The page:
Zimmerer explained that the “new evangelization” refers to people who have “heard the Gospel but turned away.” They were baptized but left. And worse, he said, “they left and nobody cared.”
He called on Catholics to, in the words of Pope Francis, “make a mess” of the cliquishness that happens in churches and connect with those who don’t go to church.
“Each and every person has their own experience of faith, of Jesus, of truth, of life. And we’ve just got to dive into those experiences with them,” Zimmerer said. “Know those stories. Share your own brokenness.”
Sister Miriam made a similar point in her morning keynote. “Love is always an invitation and never a compulsion,” she said. The key to evangelization is living in a way that moves others to say, “I don’t know what you have but I want it.”
She shared her own story: an alcoholic at 21, sexually abused as a child, raped, clinically depressed. “How could God love someone like me?” she wondered. Then she met a priest “who changed my destiny.” She also had a mother who fasted and prayed for her, surrendering her to the Blessed Mother even to the point of praying that she would “become a nun.”
“All our secrets have to come out,” Sister Miriam said. “In the divine economy of salvation, nothing is wasted.”
This was the third summit to be organized by the archdiocese in response to the recommendations made by the most recent synod, which ended in 2013. The other two summits focused on marriage and youth.
In addition to the keynotes, the summit featured eight workshops presented by representatives of local and national organizations, from Alpha for Catholics to St. Paul Street Evangelization. Those in attendance included archdiocesan catechists and school teachers, parish representatives, and young adults engaged in a two-year program of Missionary Discipleship.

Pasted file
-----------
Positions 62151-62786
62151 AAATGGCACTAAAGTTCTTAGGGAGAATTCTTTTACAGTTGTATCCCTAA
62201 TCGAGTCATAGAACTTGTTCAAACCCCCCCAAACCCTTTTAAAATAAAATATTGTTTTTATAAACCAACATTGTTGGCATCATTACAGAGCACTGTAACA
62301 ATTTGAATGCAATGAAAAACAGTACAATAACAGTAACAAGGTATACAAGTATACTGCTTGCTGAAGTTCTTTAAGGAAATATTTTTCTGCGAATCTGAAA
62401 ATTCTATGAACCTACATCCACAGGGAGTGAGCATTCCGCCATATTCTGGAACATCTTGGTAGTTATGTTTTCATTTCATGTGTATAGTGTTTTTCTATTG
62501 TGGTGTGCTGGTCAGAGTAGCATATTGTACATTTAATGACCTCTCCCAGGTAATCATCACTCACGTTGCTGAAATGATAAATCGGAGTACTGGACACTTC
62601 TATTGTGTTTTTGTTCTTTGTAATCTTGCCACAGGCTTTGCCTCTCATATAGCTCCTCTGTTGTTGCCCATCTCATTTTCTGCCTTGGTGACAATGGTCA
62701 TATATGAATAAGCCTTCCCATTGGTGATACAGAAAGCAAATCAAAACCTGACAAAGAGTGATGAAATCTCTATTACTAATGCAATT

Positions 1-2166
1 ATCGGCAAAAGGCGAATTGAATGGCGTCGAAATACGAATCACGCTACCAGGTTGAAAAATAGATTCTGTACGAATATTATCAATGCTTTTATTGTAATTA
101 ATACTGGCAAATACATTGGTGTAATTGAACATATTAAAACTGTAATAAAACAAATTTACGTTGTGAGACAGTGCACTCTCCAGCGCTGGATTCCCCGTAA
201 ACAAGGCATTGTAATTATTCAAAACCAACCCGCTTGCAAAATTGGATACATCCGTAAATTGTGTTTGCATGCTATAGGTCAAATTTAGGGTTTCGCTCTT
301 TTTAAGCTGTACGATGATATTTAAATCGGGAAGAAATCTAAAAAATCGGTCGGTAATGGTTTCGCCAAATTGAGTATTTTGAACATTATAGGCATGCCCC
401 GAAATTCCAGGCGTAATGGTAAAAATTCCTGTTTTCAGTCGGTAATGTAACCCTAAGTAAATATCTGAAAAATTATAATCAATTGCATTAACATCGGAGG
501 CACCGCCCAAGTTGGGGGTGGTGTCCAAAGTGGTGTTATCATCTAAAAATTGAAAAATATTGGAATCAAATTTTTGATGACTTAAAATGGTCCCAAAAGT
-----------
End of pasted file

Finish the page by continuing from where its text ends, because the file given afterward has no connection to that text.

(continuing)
Katherine Lantigua is one of 30 young adults, ages 22 to 35, who make up the archdiocese’s second Missionary Discipleship class. She said the program focuses on interior formation as well as preparing participants to share their faith and become “witnesses of Christ’s joy and love.”
Participants are required to attend a retreat every month and eventually make a five-hour a week commitment to a parish ministry. In most cases, they minister to other young adults.
“It’s super beautiful. It’s been absolutely amazing,” said Lantigua, a member of St. Mark Parish in Southwest Ranches.
Marta Acosta-Rico, a teacher at St. Hugh School in Coconut Grove, also said she was impressed by the array of learning opportunities at the summit. “It’s actually better than I thought it would be. Very good speakers.”
More words of advice came from Mary Ann Wiesinger, director of the archdiocesan Office of Evangelization and Parish Life. “Take notes,” she told participants, “and take them back to your parishes. They need to hear your testimony. They need to hear what [God] has done for you.”